(Closed) Any bees that have worked in catering/events?

posted 7 years ago in Reception
Post # 3
Member
2891 posts
Sugar bee
  • Wedding: July 2013

I would explain your concern to them and tell them you will recruit people to help them if it is just a manpower issue.

Post # 4
Member
1543 posts
Bumble bee

Is it just the table that will need to be in place, or are they saying the equipment needs to be prepped as well? What types of equipment are/will be on it? Even if it will have chafing dishes, and punch bowls or fountains, an hour should be enough time. Is that the only table that will be set up, or will there be others? If there are more, it could take longer than an hour, but if that’s the only one, then an hour should be sufficient. It could also depend on the food being served. Some things are trickier and require more precise preparation and presentation. If it’s just simple type foods, again an hour should be sufficient. 

Maybe they’re trying to avoid completely setting up whilst your cocktail hour is ongoing? In an attempt to make sure things aren’t rushed? Will the cocktail hour be in the same room, or a different one? They could be wishing to stay out of the way, as well.

 

Post # 5
Member
4755 posts
Honey bee
  • Wedding: May 2012

That’s not difficult to set up but agree provide man power if that’s their issue.

Post # 6
Member
4824 posts
Honey bee

@vmec: agree. Are all their people going to be serving you at the cocktail hour? Is that the only thing they are setting up? Are they already setting tables etc? Would this just push them over the edge for timing or would they need another person to get it set up?  

You would be surprised how long it can take to set up. So even if it took only 20 minutes, that is 20 minutes that they dont have for serving your guesets, bringing food out, clearing plates, setting tables.

Post # 7
Member
167 posts
Blushing bee
  • Wedding: February 2013

I have catered! And although it looks simple to you, it’s not. It’s probably a folding table and the linen looks well thought out and there’s a lot on that table. Compromise? Have them remove the things on the table so that a few ladies or gents could set it back up in a jiffy.

Also, that looks like a chafing dish to keep food warm and it could be hot to move. they may ixnay my idea for that reason. (Safety)

Post # 8
Member
916 posts
Busy bee
  • Wedding: April 2011

If there are going to be chafing dishes on the table, then an hour really would be pushing it time wise.  Chafing dishes are kept warm by little candles, so they really take a while for the water under the serving dish to get sufficiently warm to keep your food warm once it is served.  It is also dangerous to move chafing dishes once the water is hot…I burned myself more than once when clearing the buffet line after an event.  Unless you want your guests to be served lukewarm food, you might have to accept the table being there. 

The other issue with setting up during the cocktail hour is that you will have guests milling around.  Personally, I wouldn’t want servers having to move among my guests to set up a table during cocktail hour. If your cocktail hour is in another room, however, that might be possible.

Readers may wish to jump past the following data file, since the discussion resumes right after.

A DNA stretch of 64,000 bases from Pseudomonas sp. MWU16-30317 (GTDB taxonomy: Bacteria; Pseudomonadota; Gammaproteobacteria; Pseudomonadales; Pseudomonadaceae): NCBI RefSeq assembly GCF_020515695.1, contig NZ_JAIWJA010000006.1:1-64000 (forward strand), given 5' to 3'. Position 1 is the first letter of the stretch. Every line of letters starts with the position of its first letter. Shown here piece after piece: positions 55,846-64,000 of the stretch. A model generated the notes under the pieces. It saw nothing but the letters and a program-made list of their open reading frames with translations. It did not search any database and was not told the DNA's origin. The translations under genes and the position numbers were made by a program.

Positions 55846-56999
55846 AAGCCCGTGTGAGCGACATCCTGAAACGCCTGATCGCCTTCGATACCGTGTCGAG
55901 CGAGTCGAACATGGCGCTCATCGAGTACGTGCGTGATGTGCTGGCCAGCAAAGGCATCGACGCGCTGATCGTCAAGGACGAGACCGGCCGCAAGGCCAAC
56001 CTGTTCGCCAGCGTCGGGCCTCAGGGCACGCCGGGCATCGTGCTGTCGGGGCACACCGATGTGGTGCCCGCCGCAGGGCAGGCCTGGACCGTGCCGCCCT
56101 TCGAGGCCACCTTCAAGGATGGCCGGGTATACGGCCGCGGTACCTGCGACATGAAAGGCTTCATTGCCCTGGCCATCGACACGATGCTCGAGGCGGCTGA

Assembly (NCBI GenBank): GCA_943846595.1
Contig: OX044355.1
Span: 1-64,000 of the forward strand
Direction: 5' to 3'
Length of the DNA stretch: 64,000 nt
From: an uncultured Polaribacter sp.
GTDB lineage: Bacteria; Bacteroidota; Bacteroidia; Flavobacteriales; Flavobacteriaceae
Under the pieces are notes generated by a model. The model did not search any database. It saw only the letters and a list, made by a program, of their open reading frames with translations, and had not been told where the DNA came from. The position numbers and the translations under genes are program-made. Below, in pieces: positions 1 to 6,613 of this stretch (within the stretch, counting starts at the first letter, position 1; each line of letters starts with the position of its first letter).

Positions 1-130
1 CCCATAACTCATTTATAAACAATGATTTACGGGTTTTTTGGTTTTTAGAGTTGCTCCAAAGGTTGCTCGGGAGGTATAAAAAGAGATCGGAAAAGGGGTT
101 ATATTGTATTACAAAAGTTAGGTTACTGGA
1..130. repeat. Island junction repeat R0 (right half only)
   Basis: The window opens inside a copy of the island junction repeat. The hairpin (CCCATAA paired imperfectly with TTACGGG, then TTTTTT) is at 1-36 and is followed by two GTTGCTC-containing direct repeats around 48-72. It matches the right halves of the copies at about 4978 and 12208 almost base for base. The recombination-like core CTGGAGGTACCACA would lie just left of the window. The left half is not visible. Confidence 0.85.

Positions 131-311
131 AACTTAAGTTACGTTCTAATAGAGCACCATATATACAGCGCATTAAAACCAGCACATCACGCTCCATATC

Post # 10
Member
1137 posts
Bumble bee
  • Wedding: September 2010

Can you put the wall of curly willow branches in front of the table during your ceremony and move it behind after? Or can you set up some shoji screens or pip and drape in front of the table? I don’t think moving your ceremony time because of a table makes much sense. There are a lot of ways you can camouflage a banquet table.

Post # 12
Member
117 posts
Blushing bee
  • Wedding: April 2012

Can they put that in a different location even if it is not the best. Better then in your photos? I am sure your not the first person to want this?

Post # 15
Member
4070 posts
Honey bee
  • Wedding: September 2018

Whilst I don’t work in catering I do work (from time to time) in events.

As JoJo Bananas said about the screen, you can get something known as a reveal, which is basically a floor to ceiling drape that can be pulled back as required. You can install a track made out of steel cable (catenary wire) or taut rope; or you can use “pipe and drape” (telescopic aluminium uprights and horizontals with drapes).  For the track like system you can get drapes with small hooks on them, and for the “pipe and drape” system you’d need to get ones with ties.  ETA with the latter you can also box in the table, just noticed that you said it sticks out.  Speak to a specialist draping company, Google events draping and you should get a hit.

The other thing that I would say is that it’s your day, you’re the client, you’re in charge and they should, in my opinion, do everything within their power to make it how you want it.  If you don’t want the table there, just tell them.  They might just be making excuses so as to make things easier for themselves.  I doubt it will take more than two people an hour to set up, you could always suggest a test run.

Because I am in the UK I don’t know if some of the things I refer to are called different things in the US.

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